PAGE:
- High need for access through Erez: In May the volume of patient applications to Israeli authorities to cross Erez checkpoint for health access (1,714 patients) was 49% higher than the monthly average in 2013. Monthly trends in 2014 have been the highest since the WHO began monitoring access through Erez. The increase in demand reflects the closure of the Rafah border to Egypt and lack of drugs, especially chemotherapy and lack of medical disposables.
- Permit approval rate back to average: 85.76% of patient applicants were approved a permit in May 2014, 1% higher than the average of Jan-April 2014. 14 (0.82%) patients (6 females and 8 males, including 5 children) were denied permits. 13.42% of patients who applied (230 patients: 79 females and 151 males, including 43 children and 20 elderly people over 60) received no response to their applications and their medical treatment was delayed as a result.
- 12 patients interrogated: 10 men and 2 women aged between 18-60 years were requested to attend Israeli security interviews after applying for a permit to cross Erez. One patient so far was granted a permit following the security interviews in May.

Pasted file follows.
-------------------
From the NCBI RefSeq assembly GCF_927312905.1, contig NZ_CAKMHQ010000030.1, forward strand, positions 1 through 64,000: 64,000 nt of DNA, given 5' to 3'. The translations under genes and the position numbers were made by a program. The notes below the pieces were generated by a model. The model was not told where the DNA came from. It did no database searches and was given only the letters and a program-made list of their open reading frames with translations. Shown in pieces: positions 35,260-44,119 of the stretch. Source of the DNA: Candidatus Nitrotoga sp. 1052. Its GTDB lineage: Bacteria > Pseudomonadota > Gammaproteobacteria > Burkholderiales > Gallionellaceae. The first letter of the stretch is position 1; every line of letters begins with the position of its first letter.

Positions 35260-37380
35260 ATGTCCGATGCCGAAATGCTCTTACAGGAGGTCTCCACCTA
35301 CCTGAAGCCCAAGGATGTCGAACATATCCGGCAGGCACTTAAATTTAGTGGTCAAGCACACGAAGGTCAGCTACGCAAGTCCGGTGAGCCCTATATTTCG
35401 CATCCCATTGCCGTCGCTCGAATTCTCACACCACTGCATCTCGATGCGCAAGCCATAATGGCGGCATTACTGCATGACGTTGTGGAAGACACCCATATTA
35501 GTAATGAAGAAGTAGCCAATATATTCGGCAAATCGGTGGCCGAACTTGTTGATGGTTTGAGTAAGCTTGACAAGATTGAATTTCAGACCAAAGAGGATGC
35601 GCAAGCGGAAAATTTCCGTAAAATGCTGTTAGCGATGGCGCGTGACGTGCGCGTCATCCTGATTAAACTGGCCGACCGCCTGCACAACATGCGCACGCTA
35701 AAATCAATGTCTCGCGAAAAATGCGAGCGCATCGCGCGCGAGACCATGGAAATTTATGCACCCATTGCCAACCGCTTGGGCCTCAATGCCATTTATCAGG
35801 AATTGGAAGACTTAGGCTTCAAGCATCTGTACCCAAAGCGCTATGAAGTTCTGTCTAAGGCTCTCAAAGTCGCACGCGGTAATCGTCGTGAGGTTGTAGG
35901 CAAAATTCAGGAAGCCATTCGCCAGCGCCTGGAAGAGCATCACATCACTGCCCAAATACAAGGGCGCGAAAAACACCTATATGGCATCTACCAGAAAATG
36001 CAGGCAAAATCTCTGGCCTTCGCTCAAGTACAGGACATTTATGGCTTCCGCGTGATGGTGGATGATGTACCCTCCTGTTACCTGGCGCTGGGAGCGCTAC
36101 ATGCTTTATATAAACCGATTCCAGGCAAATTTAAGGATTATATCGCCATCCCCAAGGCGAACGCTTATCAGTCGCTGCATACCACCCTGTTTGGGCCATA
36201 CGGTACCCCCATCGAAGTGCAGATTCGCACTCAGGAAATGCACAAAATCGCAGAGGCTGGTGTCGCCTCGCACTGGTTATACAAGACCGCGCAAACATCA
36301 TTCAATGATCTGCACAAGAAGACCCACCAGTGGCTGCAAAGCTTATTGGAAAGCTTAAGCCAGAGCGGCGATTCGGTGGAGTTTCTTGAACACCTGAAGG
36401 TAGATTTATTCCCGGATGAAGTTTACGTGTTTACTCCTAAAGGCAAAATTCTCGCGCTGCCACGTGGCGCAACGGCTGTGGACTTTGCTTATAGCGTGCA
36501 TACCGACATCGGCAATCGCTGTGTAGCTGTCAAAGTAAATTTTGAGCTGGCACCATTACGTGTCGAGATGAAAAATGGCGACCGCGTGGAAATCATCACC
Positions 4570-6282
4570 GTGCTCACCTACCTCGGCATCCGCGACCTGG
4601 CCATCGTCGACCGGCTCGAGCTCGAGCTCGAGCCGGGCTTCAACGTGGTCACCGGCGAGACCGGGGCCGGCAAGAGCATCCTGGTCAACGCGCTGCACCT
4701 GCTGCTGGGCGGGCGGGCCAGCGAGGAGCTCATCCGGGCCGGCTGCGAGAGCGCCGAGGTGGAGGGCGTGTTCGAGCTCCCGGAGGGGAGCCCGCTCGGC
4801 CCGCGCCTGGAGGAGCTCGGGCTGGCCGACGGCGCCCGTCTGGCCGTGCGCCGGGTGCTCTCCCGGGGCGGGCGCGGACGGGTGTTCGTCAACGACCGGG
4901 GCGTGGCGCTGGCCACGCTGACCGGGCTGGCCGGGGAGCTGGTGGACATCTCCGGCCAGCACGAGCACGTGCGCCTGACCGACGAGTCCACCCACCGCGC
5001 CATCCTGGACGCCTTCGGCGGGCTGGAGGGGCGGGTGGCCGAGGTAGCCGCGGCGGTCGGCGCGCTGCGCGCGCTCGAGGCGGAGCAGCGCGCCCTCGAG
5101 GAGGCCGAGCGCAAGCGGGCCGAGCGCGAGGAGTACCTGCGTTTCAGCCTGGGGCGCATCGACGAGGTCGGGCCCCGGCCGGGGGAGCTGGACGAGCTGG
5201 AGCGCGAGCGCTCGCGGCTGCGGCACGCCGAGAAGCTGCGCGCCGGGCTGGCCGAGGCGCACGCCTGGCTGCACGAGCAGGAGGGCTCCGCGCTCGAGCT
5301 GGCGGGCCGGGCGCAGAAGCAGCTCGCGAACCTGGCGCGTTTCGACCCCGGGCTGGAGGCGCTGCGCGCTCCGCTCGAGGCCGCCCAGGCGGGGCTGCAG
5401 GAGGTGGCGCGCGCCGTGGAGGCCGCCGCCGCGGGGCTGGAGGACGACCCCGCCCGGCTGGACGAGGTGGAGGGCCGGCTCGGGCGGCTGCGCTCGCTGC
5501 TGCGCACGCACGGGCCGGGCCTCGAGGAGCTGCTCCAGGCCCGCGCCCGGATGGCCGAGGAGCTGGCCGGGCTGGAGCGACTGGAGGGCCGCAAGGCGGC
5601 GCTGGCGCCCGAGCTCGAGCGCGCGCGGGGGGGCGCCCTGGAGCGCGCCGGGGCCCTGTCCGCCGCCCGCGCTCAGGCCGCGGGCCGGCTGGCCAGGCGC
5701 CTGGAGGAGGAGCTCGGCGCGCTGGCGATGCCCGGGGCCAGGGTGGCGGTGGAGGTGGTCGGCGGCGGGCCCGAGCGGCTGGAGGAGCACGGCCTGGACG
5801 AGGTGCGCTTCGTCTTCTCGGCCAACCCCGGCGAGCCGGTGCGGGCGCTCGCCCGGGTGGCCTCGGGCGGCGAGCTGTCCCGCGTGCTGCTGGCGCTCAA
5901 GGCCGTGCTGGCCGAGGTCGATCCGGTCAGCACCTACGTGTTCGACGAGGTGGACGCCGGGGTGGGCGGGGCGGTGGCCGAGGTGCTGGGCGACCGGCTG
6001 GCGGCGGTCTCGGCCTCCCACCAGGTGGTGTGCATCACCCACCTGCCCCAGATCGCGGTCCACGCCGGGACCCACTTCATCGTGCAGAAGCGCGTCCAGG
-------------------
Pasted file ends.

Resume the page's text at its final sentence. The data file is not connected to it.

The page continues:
- Patient access through Rafah completely stopped: No Gaza patients were able to travel to Egypt through Rafah in May, compared to more than 3,700 in May 2013, before the closure.
- An odyssey of suffering for Gaza patient denied access to healthcare (case study page 5).
- Decrease in MoH referrals: Total MoH referrals of Gaza patients (1,778) to outside facilities were the lowest recorded since the beginning of the year due to a significant decrease in referrals to non-MoH facilities within Gaza. Still May referrals were 27% higher than the monthly average in 2013.
- Medical reasons for referrals: The top ten specialties requiring referrals for treatment were: oncology-256 referrals (14.4%), nuclear medicine-165 (9.28%), MRI-162 (9.11%), ophthalmology-146 (8.21%), heart catheterization-132 (7.42%), orthopaedics-126 (7.09%), paediatrics-111 (6.24%), neurosurgery-80 (4.5%), haematology-73 (4.11%), and heart surgery-70 (3.94%). The remaining 25.7% of referrals were to 20 other specialities.
- Gender gap: The gender gap in referrals continued: 54.44% male patients versus 45.56% female patients. 23.73% of all referrals were for children aged 0-17 years and 19.29% were for patients aged over 60 years.
- Estimated cost of referrals for May 2014: NIS 8,184,813.